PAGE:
Commercial Power

When we create media or art, we take into account how consumers or viewers of our media will interpret it. Art is a powerful thing; “It can be defined as the ability, through visual, verbal, gestural, and musical means, to objectify one’s experience of the world; to show and tell, through a kind of eloquent shorthand, how it feels to be alive” (Kruger Arts & Leisures). How much power art has is how much influence it has on the consumer and popular culture.  In “Practices of Looking” they said that “an image ‘speaks’ to specific sets of viewers who happen to be tuned in to some aspect of the image, such as style, content, the world it constructs, or the issues it raises.” There are many powerful examples of this however I will mostly focus on the power of advertisements as media art in our society.   

Advertisements like the Carl’s Jr’s Kate Upton Commercial showcase a visual display that appeals primarily to male audiences. It definitely grabs the attentions of men in today’s society who seek that image of an “attractive” woman. However “the meaning of images changes according to different context, times, and viewers” (Practices of looking). For instance a feminist could view this advertisement as degrading to women, using the sex appeal of a woman to gain customers. In a way, “sex sells”. Most of the time women’s bodies are used to appeal to a male audience. Hegemony defined as “a state or condition of a culture arrived at through a negation or struggle over meanings, laws and social relationships (Practices of looking). The struggle here being how women are depicted in media.

A prime example of Hegemony is Pantene’s ad depicting the differences of woman vs men in society. The representation here is how whatever woman do vs man, it is seen negatively. It is a very powerful ad that targets all people of today’s society. And depending on the way you look or interpret the ad can have different effects on the viewer. As a man you might feel sympathy towards woman in society, as a woman you might now feel empowered now to let those labels define who you are.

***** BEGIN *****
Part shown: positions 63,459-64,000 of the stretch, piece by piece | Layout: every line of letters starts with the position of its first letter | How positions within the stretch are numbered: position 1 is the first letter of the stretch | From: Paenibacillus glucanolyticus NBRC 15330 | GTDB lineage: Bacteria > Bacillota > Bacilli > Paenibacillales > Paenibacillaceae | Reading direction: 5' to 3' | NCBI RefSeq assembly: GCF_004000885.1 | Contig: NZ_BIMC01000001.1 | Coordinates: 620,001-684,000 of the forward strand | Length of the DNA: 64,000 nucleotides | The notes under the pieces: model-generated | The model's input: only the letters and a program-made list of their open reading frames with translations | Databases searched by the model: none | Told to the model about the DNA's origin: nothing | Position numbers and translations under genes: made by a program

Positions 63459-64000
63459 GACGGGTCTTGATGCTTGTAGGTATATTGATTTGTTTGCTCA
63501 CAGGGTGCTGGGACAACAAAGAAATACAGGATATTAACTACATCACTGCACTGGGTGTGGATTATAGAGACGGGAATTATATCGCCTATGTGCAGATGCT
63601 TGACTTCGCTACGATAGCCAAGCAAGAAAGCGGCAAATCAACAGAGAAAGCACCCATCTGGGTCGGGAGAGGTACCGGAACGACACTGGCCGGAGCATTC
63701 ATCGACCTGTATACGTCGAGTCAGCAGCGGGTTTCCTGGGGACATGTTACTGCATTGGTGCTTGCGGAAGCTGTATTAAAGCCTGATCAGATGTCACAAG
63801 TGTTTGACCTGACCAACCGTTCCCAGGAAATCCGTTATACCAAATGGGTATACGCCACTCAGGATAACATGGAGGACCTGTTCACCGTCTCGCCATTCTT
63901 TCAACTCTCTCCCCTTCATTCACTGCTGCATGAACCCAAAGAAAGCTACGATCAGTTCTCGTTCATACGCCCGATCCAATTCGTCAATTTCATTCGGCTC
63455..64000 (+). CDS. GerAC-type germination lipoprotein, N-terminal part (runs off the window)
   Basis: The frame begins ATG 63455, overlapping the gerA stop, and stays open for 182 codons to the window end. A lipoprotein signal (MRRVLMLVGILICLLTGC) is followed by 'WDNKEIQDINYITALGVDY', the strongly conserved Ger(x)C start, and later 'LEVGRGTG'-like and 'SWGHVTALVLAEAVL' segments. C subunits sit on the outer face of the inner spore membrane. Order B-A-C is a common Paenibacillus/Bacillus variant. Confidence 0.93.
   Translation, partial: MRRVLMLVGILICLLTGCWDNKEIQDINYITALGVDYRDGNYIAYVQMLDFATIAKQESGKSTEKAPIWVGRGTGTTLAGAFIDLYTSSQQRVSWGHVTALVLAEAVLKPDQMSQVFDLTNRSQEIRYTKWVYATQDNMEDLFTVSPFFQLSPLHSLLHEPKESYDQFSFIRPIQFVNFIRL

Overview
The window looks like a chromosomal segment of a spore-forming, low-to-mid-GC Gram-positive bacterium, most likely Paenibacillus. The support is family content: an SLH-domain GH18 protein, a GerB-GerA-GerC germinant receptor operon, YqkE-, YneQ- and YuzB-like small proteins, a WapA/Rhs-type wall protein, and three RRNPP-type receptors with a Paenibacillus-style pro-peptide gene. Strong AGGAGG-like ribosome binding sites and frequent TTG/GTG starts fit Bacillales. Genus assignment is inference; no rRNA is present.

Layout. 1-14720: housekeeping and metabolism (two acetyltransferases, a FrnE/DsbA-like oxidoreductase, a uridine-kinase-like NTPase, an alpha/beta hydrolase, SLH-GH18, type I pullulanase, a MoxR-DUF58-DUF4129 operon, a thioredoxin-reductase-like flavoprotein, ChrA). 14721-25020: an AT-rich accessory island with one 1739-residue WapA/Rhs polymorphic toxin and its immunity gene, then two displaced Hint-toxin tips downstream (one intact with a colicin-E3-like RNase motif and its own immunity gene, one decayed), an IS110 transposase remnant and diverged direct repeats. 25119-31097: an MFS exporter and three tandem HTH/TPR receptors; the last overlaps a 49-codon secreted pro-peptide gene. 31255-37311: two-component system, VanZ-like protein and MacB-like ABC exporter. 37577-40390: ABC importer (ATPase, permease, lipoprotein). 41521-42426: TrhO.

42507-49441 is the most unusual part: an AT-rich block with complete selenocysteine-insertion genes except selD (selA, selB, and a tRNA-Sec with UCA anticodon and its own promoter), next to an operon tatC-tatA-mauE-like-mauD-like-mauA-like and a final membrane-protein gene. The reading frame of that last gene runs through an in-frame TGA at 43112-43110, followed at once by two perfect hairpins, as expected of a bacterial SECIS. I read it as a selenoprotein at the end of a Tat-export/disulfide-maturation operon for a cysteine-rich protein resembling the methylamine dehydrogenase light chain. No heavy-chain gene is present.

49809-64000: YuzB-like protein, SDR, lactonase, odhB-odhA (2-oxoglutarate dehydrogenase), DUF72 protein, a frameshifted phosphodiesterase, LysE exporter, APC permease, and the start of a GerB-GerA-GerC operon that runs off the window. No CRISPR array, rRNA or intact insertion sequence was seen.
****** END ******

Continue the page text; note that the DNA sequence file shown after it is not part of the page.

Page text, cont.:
Speaking of how you interpret images and advertisements, there was a controversial Coca Cola commercial during the super bowl. Where “America the Beautiful” was sung in various languages. The commercial got a lot of hate because of ignorant people saying “this is America, speak English” disregarding the fact that our nation was built by immigrants. Not realizing the beauty of the commercial you can see that an iconic pop culture icon like Coca Cola can stir up the crowd and that crowd, even though it is Coca Cola, they still have negative things to say about it. And like in our reading “the Crowd” defines them as “little adapted to reasoning…are quick to act. As the result of their present organization their strength has become immense”.  It’s all about how you look at things.

In addition to the Coca Cola ad, you can see various examples of “the gaze”. The look people have in the piece of media and the effect it may have on the viewer. Throughout this commercial there are short moments of people gazing straight into the camera, giving the effect they are staring right at the viewer. It gives a very intimate experience when a patriotic song of our nation along with different ethnicities staring right at you speaking out a message saying, we are all the same, American.

There are many influences in media that determine how consumers take in a message or interpret what is shown to them. Creators of media consider a lot of factors when creating what they want to show to people. Every little thing has an impact on how it is viewed and how people view it. My examples were of commercials but images can be just as powerful. Pop culture, how consumers view media, the presentation, and how powerful the message is all are very important to the production of art and media.

Advertisements

Leave a Reply

Fill in your details below or click an icon to log in:

WordPress.com Logo

You are commenting using your WordPress.com account. Log Out / Change )

Twitter picture

You are commenting using your Twitter account. Log Out / Change )

Facebook photo

You are commenting using your Facebook account. Log Out / Change )

Google+ photo

You are commenting using your Google+ account. Log Out / Change )

Connecting to %s